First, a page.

5 African transport tech startups to watch


Around the world the transport tech spotlight focuses on Uber.  While the US$40+ billion company is certainly staging an attempt at global taxi-hailing domination, in the meantime, Africa plays home to a myriad of innovators disrupting African transport markets in more exciting ways than Uber.  Here are five of Disrupt Africa’s favourite transport tech startups taking off in Africa.


Rwandan startup SafeMotos is looking to address the country’s shocking road traffic accident statistics, particularly with regard to motorcycles – with 80 per cent of road accidents in Rwanda involving a motorbike.

SafeMotos is an Uber-esque hailing app for Rwanda’s popular motorcycle taxis.  However, there is a twist in the app’s backend, which makes the most of the vehicle telematics industry. The company installs smartphones on motorbike taxis to track drivers’ behaviour and register data, pushing bad drivers to the outskirts of the system.

The startup has already raised US$85,000, and plans to have 400 drivers on the road by the end of the year.


Kenyan startup CladLight is also using tech to improve transport safety.

CladLight’s Smart Jacket, which has just finished its piloting stage, uses wearable technology to make riding a motorcycle more safe. The jacket is equipped with signal transmitters on the back of the jacket, displaying the direction in which a driver intends to turn when the bike’s indicators are used. It also has a GPS tracker, allowing owners to determine the vehicle’s location.

The startup has raised over US$40,000, and hopes to mass produce Smart Jackets for motorcycle assembly plants, insurance companies and bike retail stores.


South African startup Mellowcabs is disrupting the transport sector with its efforts to create high-tech fully-electric eco-friendly public transport vehicles.

The three-wheeled taxis – which are currently in the testing phase – are hailed by mobile app, and apply the latest technologies in every aspect of the vehicle.

Kinetic energy that is usually lost in the braking process is converted into electricity and stored to improve energy efficiency; an LED light system allows the body of the vehicle to be illuminated; and the taxis feature in-vehicle charging points, WiFi, and entertainment tablets.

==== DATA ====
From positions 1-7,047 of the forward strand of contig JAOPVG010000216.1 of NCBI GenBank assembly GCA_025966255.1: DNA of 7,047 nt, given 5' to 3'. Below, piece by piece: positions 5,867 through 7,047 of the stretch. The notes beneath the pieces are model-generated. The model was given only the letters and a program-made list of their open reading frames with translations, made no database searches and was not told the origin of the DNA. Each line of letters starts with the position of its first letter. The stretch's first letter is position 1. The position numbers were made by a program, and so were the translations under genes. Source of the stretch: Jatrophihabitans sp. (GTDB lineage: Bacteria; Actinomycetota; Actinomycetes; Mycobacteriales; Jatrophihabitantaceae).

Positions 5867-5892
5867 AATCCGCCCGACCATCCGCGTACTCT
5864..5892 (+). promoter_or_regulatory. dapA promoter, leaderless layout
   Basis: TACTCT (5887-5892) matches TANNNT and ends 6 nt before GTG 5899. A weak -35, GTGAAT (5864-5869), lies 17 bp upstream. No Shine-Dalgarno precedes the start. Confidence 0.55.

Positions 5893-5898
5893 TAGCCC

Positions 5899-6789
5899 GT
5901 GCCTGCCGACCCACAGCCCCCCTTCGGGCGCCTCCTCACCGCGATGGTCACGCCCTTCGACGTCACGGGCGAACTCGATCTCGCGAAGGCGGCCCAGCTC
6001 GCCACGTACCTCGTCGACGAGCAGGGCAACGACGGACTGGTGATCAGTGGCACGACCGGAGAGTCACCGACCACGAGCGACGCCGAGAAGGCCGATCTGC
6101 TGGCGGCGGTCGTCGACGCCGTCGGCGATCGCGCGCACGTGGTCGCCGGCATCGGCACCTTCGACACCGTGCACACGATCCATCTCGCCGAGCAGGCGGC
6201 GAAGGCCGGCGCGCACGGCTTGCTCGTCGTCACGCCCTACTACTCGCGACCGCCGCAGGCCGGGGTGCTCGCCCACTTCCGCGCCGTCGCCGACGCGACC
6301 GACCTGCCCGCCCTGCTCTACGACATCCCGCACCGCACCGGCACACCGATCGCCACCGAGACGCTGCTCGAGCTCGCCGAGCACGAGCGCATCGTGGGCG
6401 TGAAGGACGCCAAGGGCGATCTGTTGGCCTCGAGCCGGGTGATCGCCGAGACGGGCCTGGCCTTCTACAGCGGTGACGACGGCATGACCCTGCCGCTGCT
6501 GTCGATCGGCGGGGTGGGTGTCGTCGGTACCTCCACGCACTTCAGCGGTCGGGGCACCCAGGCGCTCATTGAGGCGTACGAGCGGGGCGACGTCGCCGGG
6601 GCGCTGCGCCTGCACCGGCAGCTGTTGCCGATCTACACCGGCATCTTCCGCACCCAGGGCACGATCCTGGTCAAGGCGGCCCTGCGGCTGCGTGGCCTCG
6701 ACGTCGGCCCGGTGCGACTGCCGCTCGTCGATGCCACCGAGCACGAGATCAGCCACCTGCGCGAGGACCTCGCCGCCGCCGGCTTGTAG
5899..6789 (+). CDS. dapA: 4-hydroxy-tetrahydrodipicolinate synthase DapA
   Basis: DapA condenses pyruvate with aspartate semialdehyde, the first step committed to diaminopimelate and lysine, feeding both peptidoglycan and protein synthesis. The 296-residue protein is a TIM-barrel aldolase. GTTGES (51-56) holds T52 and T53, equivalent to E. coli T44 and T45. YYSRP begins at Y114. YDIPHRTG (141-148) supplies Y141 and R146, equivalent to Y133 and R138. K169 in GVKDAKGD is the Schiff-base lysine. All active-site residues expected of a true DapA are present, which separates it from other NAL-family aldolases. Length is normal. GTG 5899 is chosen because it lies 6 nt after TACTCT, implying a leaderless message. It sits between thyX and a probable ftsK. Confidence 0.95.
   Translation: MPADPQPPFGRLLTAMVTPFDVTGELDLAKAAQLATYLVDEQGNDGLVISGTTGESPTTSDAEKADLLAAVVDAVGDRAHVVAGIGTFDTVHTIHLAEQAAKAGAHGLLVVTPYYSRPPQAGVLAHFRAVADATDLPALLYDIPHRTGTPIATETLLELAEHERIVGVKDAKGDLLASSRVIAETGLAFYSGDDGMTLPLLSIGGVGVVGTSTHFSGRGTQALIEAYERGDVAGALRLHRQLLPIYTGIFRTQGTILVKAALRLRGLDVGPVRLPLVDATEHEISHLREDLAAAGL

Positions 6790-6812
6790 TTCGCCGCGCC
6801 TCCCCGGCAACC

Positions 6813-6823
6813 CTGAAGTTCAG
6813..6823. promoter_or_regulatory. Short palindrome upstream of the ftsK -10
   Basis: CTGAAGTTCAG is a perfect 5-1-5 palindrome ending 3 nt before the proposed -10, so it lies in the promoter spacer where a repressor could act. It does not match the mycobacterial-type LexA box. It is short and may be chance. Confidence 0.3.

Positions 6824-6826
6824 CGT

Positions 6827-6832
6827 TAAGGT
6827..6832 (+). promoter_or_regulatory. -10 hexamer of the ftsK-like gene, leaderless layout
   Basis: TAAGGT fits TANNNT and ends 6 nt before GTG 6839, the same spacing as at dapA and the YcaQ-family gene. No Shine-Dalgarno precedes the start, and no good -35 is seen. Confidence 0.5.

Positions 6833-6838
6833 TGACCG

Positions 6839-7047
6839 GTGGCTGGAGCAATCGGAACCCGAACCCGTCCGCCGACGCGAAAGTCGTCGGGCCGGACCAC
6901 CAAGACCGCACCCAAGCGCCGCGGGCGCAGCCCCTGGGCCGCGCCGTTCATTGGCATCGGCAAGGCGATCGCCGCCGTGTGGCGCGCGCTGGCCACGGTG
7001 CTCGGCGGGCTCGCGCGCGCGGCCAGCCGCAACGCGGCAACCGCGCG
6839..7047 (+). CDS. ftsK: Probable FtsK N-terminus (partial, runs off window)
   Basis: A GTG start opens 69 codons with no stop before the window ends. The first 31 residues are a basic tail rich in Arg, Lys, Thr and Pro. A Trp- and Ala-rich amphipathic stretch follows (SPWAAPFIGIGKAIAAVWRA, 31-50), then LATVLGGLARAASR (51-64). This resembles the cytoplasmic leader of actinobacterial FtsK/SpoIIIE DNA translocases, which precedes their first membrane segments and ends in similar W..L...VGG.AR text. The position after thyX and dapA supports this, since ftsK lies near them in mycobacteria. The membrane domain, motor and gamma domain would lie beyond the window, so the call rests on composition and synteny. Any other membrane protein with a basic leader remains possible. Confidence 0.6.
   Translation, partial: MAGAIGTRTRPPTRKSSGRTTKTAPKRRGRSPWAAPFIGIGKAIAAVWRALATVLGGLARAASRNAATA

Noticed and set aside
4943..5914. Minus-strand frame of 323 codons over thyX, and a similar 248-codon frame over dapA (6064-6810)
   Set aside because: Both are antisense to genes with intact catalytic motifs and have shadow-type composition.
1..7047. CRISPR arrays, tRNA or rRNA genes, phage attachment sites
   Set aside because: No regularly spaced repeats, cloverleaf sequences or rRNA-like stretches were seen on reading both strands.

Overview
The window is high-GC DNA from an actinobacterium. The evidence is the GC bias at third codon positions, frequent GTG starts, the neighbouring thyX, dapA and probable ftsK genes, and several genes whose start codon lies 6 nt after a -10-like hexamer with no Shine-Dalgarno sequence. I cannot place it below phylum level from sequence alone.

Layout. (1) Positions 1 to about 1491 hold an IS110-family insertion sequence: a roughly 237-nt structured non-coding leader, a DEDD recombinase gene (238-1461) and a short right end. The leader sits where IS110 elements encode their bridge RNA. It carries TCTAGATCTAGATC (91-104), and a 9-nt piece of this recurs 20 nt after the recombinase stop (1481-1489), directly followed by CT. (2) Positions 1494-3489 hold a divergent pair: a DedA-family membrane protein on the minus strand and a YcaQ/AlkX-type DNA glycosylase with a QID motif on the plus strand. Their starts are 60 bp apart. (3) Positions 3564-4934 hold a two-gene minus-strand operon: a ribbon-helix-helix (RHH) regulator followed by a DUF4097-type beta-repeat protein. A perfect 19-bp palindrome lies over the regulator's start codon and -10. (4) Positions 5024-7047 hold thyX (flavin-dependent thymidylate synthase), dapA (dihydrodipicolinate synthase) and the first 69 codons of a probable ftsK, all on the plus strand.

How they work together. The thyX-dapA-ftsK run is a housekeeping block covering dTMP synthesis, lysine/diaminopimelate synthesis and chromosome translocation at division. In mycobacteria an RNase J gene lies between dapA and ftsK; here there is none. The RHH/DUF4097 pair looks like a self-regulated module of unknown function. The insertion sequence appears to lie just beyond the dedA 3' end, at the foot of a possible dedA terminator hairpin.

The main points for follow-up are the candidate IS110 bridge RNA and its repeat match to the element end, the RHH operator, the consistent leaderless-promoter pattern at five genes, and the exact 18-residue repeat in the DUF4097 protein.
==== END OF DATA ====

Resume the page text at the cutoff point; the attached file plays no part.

Mellowcabs was recently named one of the winners of the 2015 South African Climate Solver Awards.


Nigeria’s GoMyWay is addressing traffic congestion and carbon emissions, by trying to encourage ride-sharing among drivers in Africa’s most populous country.

GoMyWay looks to connect passengers with car owners going the same route with empty seats to spare, in a bid to create a people-powered transportation network.

Having initially launched in Nigeria earlier this year, GoMyWay quickly announced plans to expand to South Africa, followed by Kenya and Ghana.


Egyptian startup Raye7 is also working on ride-sharing, but combines this with a social networking element.

The Raye7 mobile app facilitates ride-sharing within existing social networks – such as within a work or school community – as is intended to create new social connections as well as tackle local transportation challenges.

Raye7 is set to pitch head-to-head against over 30 other startups at the DEMO Africa event to be held in September, having recently won the North African “mini-event” hosted by DEMO in Cairo.


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Inspired and excited by the African tech entrepreneurial scene, Gabriella spends her time travelling around the continent to report on the most innovative tech startups, the most active investors, and the latest trends emerging in the ecosystem.

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